This project is funded by European Research Council’s Independent Starting Grant Scheme that is designed to support frontier research. The project will run from 2012 until 2018, with a one-year suspension in 2012/13.
The research is being conducted by Professor Anneli Albi, the Principal Investigator of the project, and a Kent-based team. The research will draw on reports by a Network of Constitutional Experts, which brings together leading constitutional law scholars and judges from high courts in the twenty-eight Member States of the EU, and, additionally, Switzerland.
The project has three objectives:
- To carry out a comparative analysis on how constitutions reflect the transfer of powers from domestic to European and global institutions, and thus to what extent they provide legitimacy to the shift in the exercise of power to the transnational level.
- To revisit constitutional values that have a continued importance in the contemporary globalising and pluralist legal setting. These include the protection of constitutional rights, the rule of law, legitimacy, democratic participation, separation of powers, judicial review and setting limits to the exercise of power. These are explored in particular with reference to national and EU adjudication of the European Arrest Warrant, Data Retention Directive, single market case law, the ESM Treaty, and EU and IMF financial crisis and austerity measures.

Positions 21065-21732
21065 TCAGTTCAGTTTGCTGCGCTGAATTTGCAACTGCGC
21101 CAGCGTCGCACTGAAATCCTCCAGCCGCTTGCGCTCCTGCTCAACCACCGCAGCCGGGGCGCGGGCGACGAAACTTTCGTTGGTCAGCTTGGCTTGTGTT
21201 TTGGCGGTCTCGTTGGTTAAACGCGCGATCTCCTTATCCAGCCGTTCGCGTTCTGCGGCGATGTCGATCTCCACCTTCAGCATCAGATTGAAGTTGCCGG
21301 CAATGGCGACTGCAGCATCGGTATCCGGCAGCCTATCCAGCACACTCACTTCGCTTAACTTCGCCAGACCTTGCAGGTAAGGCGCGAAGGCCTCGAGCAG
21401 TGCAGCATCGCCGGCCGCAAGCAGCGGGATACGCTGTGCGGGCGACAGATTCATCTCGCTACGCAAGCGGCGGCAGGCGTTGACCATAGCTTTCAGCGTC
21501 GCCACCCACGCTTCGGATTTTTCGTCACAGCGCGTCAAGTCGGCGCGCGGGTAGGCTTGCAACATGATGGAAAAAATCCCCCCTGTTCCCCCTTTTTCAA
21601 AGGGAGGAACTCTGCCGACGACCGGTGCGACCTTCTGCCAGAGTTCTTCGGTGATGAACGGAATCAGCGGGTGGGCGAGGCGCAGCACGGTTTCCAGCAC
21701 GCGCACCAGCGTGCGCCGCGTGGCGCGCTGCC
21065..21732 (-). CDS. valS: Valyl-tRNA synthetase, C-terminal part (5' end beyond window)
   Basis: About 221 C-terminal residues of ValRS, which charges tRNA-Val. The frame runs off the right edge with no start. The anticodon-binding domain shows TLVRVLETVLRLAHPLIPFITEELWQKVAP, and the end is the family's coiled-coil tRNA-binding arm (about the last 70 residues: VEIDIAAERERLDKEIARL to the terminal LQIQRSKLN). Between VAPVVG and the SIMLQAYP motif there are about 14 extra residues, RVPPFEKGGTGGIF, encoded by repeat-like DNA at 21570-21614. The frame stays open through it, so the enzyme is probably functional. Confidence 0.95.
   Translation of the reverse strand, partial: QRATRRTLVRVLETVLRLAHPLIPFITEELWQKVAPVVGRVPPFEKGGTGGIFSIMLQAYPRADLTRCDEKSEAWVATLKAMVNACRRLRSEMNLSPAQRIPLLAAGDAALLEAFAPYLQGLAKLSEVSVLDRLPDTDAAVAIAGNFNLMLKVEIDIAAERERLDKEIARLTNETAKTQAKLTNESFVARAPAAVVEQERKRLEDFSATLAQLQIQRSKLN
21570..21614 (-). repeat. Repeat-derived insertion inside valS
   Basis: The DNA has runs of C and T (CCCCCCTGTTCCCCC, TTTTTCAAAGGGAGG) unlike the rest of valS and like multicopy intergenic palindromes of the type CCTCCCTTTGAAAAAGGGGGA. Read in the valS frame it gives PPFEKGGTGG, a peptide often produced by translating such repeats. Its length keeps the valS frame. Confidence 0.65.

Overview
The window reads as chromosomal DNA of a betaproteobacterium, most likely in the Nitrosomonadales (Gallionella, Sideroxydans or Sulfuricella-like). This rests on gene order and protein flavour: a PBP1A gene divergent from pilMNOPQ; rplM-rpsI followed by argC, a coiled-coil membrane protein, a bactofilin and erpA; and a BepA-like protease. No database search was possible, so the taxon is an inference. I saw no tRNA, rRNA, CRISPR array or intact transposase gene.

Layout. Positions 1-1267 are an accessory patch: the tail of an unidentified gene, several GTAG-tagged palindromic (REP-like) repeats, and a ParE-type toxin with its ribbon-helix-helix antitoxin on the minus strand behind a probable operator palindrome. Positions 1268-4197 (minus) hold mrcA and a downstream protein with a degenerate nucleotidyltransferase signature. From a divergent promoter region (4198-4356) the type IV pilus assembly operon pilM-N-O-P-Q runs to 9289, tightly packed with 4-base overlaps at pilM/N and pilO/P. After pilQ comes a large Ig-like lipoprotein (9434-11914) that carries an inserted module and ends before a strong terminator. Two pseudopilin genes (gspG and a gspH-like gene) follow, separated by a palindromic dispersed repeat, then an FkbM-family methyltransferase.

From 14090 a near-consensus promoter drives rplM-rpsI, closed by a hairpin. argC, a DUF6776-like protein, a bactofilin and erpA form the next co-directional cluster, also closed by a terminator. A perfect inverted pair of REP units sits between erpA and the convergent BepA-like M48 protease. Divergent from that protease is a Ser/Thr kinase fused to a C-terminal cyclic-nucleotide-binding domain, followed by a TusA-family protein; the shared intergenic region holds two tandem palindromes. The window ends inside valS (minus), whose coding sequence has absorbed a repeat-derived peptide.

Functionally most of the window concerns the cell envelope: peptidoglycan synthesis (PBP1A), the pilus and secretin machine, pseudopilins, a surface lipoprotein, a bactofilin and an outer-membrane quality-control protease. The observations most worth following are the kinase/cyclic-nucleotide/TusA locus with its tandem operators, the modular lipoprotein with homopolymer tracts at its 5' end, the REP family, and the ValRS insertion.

- To explore the challenges that are increasingly highlighted in the context of global governance in relation to legitimacy, democratic control, accountability and the rule of law, especially as regards policy responses to the global financial crisis.
The questions explored in the project are illustrated by the ESM Treaty case in the Estonian Supreme Court (pictured above). The Treaty was approved with a narrow majority of 11 judges against 9. The nine dissenting judges found that the unprecedented financial commitments under the ESM Treaty are incompatible with the requirements of the democratic, rule-of-law-based social state.
Enhancing substantive constitutionalism
More broadly, the project invites scholars to reflect on what has increasingly been described as the erosion of constitutionalism (Grimm), ‘twilight of constitutionalism’ (Dobner and Loughlin), ‘de-constitutionalisation’ at the domestic level or the ‘hollowing out’ of national constitutions (Peters) and ‘waning constitutionalism’ (Rasmussen). Others have noted a trend towards a thin, weak and procedural version of the rule of law, democratic control and judicial review in the context of Europeanisation and globalisation processes, with reduced opportunities for citizens to challenge public decisions (Harlow; Galera).
The material in the national reports is synthesized in a comparative study, where it emerges that these concerns are not unfounded. Discussion is invited on whether the direction of travel ought to be towards a thinner type of constitutionalism, or towards upholding substantive constitutionalism? The project’s constitutional experts have put forward a wealth of welcome suggestions for a more proactive engagement on the part of national courts, parliaments and other institutions to uphold and enhance substantive constitutional standards in the transnational context.
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